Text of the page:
The biggest worry: What the country would look like if Assad is removed from power. A vacuum could give ISIS or other radical groups possible control. Moreover, the U.S. doesn’t have a good track record with establishing democratic or stable leaders once regimes change—see Iraq, Libya and Afghanistan as recent examples.
“Russia wants to challenge the international community’s right to intervene against brutal, despotic leaders.”
Although Russia is suffering economic hardships because of sanctions and low oil prices, Putin has stepped up Moscow’s relevance on the international stage. His backing of Assad has helped keep the regime in power and complicates matters in that conflict—any solution involves having to negotiate with Putin, who wants to tighten his grip on power and rewrite global rules in dealing with authoritarian rulers. “Russia wants to challenge the international community’s right to intervene against brutal, despotic leaders,” said Evelyn Farkas, former Deputy Assistant Secretary of Defense for Russia, Ukraine and Eurasia in the Obama administration.
There’s also the issue of Ukraine and Crimea. While sanctions have undermined the country’s economy, Moscow is still heavily involved in Eastern Ukraine and has not given back Crimea, which it annexed in 2014.
Obama wanted a “reset” with Russia, something all administrations have done for decades while dealing with the Russia and the former Soviet Union, and the next president will also likely put forth a reset, too. Is more strength against Putin needed? Farkas said the U.S. should provide defensive equipment to Ukraine, Moldova and Georgia. Moreover, besides helping them defend their territory, the U.S. should work to shore up their economies and be active diplomatically in the region.
Putin’s main goals are tightening power at home and being a more important global actor, two developments that muddle U.S. foreign policy regarding Europe, the Middle East, China, and oil markets.
Iraq and the KRG
Currently, the Kurdistan Regional Government (KRG) is in dire straits. It is running massive deficits every month; it can’t pay its soldiers and has a bloated civil service; it is fighting ISIS while also dealing with tensions with Baghdad; it has to manage almost 2 million displaced persons; oil investment has ground to a halt; and nationalism is on the rise.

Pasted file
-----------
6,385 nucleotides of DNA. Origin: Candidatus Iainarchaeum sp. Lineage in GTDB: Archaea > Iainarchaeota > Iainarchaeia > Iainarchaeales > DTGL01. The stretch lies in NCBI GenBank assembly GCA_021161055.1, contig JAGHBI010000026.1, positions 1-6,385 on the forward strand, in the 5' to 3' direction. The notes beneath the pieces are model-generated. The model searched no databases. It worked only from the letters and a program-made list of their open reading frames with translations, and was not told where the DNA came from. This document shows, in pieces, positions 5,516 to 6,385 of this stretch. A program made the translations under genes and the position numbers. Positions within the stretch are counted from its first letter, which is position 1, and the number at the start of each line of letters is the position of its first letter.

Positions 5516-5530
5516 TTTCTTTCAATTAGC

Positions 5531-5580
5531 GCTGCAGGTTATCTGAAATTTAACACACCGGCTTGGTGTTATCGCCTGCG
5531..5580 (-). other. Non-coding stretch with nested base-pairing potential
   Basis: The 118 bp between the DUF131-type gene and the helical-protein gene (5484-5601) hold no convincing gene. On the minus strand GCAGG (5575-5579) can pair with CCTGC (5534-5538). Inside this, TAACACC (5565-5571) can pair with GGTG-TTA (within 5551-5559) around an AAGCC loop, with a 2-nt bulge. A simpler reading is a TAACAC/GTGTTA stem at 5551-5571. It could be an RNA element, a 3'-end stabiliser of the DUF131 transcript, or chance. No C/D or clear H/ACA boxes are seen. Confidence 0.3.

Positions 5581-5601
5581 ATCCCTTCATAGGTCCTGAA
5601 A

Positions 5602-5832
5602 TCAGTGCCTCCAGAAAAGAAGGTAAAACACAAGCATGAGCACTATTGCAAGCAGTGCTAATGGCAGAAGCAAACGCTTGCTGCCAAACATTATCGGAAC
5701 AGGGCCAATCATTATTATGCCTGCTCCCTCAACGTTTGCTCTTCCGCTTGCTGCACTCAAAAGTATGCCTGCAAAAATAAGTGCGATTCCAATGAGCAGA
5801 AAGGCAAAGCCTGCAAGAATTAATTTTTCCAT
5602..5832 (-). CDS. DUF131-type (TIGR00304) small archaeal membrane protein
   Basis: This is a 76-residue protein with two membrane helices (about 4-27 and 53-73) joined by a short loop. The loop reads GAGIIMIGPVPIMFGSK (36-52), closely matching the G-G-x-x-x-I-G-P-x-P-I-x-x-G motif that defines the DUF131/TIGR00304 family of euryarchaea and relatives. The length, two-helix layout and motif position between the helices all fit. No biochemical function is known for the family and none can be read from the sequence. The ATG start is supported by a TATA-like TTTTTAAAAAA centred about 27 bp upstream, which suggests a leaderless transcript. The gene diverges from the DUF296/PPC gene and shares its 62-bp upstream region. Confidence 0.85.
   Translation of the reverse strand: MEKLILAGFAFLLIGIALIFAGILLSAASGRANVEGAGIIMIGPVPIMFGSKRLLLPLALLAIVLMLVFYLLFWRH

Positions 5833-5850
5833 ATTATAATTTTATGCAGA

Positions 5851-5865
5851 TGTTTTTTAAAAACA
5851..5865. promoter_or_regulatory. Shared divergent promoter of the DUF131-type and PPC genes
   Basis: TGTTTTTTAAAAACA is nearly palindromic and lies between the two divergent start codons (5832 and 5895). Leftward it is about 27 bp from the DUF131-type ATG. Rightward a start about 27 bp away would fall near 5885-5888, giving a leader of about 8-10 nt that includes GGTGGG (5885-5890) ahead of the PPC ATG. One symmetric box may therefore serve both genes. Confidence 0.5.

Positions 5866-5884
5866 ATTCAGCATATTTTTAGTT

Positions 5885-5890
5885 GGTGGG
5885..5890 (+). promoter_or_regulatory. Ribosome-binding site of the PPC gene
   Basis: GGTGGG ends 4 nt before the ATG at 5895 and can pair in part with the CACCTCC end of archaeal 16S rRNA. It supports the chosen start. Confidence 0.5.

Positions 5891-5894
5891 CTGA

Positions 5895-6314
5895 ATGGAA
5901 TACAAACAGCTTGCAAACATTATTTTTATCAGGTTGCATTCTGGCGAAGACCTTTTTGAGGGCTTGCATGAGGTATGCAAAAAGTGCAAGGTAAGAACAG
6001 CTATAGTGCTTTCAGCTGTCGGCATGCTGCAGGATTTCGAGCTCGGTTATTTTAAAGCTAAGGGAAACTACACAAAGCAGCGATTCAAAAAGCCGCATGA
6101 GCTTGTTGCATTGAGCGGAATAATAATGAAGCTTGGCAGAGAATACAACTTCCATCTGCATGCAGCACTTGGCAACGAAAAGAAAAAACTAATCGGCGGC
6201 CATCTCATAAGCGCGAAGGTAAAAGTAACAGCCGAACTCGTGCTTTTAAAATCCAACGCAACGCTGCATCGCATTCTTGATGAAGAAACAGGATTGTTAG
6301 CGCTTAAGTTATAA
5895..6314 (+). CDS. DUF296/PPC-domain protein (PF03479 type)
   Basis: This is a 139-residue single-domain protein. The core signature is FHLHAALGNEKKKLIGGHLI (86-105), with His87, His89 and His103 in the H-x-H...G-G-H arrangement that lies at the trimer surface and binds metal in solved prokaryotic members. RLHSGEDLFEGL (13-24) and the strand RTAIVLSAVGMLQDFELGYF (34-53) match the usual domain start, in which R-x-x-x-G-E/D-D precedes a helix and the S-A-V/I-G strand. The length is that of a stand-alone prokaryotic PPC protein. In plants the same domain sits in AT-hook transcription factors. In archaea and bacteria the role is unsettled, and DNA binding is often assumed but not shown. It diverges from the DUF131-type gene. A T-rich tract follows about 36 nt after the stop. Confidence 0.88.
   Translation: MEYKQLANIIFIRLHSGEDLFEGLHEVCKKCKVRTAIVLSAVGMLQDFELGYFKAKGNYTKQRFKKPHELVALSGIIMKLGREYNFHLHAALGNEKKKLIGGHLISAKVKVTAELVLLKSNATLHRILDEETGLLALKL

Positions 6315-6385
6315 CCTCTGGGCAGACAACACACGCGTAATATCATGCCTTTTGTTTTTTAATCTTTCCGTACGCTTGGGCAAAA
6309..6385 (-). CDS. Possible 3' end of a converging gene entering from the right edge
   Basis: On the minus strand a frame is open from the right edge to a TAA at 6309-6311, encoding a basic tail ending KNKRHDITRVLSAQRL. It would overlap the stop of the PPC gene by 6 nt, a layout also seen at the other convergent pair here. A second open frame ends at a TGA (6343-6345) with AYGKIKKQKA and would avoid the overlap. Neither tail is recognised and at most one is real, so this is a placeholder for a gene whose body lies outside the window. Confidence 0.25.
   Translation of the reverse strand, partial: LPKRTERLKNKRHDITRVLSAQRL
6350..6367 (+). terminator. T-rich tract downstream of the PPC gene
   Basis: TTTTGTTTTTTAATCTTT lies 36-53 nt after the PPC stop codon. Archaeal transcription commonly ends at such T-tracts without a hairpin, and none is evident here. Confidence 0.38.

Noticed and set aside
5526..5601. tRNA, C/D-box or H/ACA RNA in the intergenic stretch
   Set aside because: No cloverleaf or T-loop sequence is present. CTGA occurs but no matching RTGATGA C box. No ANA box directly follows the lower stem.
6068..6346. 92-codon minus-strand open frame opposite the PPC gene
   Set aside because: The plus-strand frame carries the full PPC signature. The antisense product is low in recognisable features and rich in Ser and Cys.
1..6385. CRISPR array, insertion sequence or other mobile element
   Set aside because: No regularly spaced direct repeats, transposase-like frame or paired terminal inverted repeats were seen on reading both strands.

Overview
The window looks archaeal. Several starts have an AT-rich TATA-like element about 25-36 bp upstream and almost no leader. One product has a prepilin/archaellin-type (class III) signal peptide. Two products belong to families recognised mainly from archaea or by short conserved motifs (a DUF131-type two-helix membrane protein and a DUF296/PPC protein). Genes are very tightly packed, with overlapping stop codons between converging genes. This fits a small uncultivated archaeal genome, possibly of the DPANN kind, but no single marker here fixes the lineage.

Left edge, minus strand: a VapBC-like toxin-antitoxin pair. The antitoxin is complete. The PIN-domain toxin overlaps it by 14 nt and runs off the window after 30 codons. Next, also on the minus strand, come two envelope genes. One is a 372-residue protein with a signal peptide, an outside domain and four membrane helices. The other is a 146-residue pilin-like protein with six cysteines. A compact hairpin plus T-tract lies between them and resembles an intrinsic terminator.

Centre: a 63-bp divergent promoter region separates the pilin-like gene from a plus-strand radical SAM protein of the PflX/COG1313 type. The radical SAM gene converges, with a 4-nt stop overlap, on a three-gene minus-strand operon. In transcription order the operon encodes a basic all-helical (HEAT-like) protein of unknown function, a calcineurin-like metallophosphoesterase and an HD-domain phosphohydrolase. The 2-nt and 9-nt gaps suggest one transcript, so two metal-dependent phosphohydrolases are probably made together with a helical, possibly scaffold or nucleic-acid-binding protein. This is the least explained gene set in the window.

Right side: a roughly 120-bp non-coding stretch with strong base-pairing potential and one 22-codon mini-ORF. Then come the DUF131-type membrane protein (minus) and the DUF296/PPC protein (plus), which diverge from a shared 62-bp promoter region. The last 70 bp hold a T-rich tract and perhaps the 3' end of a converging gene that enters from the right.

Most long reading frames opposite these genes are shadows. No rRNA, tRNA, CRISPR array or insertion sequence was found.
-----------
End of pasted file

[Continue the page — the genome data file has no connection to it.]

“What have we benefited from this country called Iraq?” said KRG’s Deputy Prime Minister Qubad Talabani.
Because of unprecedented economic fiscal problems, which have resulted from low oil prices, its revenue spat with Baghdad, and the war against ISIS, the KRG is seeking direct budget support and has “no problem” with conditions on any assistance, said Talabani.
Because of unprecedented economic fiscal problems, which have resulted from low oil prices, its revenue spat with Baghdad, and the war against ISIS, the KRG is seeking direct budget support.
The next administration has a number of issues when it comes to the KRG, not least of all the rise of Kurdish nationalism and the possibility of an independent Kurdistan. What will it do in the case of Kurdish independence, which may be up for a referendum vote this year? Such support would anger Baghdad and Ankara. Secondly, ISIS now controls Mosul, the second largest city in Iraq, and coalition forces have been hesitant to retake the city. If it is liberated, the U.S. would be involved in finding a political solution for its governance, given that it borders the semi-autonomous region of the KRG and it is ethnically and religiously diverse. Furthermore, while the U.S. is giving military assistance to the Peshmerga, it hasn’t been as involved in humanitarian aid.
Iran is a contentious issue when it comes to U.S. foreign policy. Many of Obama’s supporters see the agreement over Iran’s nuclear ambitions as one of his greatest foreign policy achievements. But his detractors see it as capitulation to a longstanding enemy. At the FDD event, the Obama administration’s deal with the Islamic Republic came under heavy criticism from a number of speakers, including Senator Susan Collins of Maine.
Currently on the 2016 presidential campaign trail, Republican hopefuls Ted Cruz and Donald Trump said they would tear up the deal. While there was no love for the agreement at the event, a number of speakers advocated building off the deal to strengthen it and give the U.S. more leverage.